vintagewhine Tue 05-Mar-13 16:21:06

I have two dc, 3 and 13 months. Dd is an Oct baby so a while before school so actually the nanny is cheaper at the moment!

Thanks for the replies, I know ultimately I have to go with what I feel comfortable with but just looking for experiences.

forevergreek Tue 05-Mar-13 15:31:38

Isn't the nanny for two children not one?

Novstar Tue 05-Mar-13 15:13:19

Just to give you a different perspective... I have used both and if I could find a good nursery where DCs were happy, and they were not excluded often for being ill, I would have chosen nursery. I have been lucky to have some lovely nannies, but also too much stress with some of them being off sick a lot, not turning up, not safety conscious, or just wanting to lounge around with their nanny friends all day in a cafe using my money. If you're not experienced in nanny recruitment, it is pretty difficult to spot potential issues. When nanny relationships go bad, they can really hurt you, both financially and emotionally. You shouldn't enter the world of nanny employment lightly.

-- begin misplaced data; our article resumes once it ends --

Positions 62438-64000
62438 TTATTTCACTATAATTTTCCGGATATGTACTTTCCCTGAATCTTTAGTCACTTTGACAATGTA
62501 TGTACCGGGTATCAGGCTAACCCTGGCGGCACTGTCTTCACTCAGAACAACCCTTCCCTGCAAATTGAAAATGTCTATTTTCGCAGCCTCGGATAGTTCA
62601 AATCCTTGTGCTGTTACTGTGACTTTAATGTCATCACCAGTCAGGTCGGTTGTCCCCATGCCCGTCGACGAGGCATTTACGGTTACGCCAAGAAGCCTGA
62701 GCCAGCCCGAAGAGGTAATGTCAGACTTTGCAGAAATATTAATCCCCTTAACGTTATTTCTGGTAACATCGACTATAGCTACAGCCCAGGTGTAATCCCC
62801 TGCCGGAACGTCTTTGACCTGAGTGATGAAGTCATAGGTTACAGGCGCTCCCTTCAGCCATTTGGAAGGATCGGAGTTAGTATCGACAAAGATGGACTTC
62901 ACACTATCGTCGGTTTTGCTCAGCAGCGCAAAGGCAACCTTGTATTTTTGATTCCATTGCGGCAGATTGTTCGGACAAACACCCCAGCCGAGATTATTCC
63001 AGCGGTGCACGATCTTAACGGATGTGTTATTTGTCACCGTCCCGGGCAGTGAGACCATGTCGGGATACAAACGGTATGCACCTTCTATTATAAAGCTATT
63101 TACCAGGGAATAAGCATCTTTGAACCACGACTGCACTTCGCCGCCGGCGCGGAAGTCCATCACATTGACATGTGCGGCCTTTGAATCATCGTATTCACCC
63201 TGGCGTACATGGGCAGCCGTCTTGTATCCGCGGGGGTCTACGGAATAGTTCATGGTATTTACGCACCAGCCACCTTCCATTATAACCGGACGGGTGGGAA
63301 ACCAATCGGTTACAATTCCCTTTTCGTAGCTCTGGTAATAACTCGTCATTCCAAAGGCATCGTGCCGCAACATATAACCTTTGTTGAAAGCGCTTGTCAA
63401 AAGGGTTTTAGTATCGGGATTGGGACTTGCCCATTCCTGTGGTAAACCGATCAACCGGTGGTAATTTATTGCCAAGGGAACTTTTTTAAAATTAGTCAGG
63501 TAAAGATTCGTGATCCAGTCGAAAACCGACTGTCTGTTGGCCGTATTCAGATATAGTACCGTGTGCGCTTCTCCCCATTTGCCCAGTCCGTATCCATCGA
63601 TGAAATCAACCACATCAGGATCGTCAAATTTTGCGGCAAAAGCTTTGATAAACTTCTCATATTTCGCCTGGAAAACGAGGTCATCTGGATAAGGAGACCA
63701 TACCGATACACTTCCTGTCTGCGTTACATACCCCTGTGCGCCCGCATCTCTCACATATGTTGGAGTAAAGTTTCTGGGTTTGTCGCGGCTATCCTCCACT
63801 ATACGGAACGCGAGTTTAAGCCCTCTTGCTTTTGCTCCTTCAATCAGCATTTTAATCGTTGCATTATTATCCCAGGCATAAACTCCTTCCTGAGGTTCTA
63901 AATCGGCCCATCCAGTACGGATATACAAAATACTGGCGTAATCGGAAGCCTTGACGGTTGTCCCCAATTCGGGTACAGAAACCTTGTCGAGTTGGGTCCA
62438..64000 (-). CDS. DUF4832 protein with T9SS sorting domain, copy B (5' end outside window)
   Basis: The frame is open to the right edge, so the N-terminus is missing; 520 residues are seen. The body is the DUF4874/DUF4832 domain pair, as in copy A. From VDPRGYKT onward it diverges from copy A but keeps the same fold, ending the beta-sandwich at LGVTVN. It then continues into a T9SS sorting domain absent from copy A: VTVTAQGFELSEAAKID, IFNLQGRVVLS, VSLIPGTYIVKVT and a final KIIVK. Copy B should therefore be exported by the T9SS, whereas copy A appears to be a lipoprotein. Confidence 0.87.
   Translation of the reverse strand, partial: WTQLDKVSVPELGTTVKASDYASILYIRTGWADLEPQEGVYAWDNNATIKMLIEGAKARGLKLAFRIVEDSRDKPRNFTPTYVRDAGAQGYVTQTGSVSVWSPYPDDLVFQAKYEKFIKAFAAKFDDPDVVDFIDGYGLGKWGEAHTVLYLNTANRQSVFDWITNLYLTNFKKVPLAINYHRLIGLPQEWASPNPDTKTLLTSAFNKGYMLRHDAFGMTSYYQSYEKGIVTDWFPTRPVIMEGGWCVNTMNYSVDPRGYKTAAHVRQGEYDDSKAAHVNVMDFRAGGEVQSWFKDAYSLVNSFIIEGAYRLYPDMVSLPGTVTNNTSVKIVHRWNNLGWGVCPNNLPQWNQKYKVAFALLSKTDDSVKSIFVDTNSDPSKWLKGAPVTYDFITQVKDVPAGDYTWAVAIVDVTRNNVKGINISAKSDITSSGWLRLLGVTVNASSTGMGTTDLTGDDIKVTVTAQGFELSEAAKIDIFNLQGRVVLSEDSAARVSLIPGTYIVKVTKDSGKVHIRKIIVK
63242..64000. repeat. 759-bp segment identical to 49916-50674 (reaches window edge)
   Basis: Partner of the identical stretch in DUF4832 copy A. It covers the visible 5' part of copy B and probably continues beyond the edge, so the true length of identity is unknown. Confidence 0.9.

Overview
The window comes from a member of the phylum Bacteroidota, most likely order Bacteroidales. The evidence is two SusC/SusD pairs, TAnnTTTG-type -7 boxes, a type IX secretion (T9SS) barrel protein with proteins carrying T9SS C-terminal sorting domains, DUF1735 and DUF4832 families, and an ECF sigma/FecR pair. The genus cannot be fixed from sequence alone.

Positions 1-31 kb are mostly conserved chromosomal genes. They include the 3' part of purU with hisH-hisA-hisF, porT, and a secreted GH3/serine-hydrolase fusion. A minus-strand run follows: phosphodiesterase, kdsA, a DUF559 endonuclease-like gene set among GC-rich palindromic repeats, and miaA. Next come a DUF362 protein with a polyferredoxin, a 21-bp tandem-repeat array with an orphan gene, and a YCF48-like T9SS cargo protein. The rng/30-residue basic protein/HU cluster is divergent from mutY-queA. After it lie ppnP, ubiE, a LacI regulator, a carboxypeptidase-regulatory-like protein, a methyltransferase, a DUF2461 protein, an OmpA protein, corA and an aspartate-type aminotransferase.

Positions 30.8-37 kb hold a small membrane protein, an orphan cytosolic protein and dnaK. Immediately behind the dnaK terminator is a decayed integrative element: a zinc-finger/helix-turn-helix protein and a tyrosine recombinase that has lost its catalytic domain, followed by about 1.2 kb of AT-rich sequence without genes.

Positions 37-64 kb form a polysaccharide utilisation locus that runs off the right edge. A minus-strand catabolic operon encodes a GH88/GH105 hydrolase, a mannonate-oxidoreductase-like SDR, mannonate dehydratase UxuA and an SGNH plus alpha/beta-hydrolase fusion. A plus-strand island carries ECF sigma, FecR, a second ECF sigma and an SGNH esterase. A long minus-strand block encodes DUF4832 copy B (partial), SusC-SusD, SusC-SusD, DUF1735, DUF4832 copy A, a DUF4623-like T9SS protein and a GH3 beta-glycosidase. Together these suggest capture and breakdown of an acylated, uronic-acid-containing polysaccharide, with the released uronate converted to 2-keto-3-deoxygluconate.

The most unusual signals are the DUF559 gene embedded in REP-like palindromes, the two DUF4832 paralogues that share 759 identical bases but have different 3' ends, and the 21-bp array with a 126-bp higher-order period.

Also I would be extremely surprised if the total cost of a live out sole charge nanny for one child is really less than a nursery. Have you taken into account tax, NI, employer's NI, heating, food for nanny, nappies & outings (which many nurseries include in their fees), possibly Ofsted registration, possibly first aid/childcare courses etc?

sleeplessinderbyshire Tue 05-Mar-13 15:09:03

I have a mix of nursery 3 mornings and one afternoon a week and nanny 2 afternoons (with a nursery morning) so my DD's only do half a day with any one setting. works well as I get the free hours for DD1 and pay nursery for DD2 but then have them home fed and often bathed when I get in on the nanny afternoons (which are days when I am unable to leave work til 6/7pm so would be scuppered totally by nursery)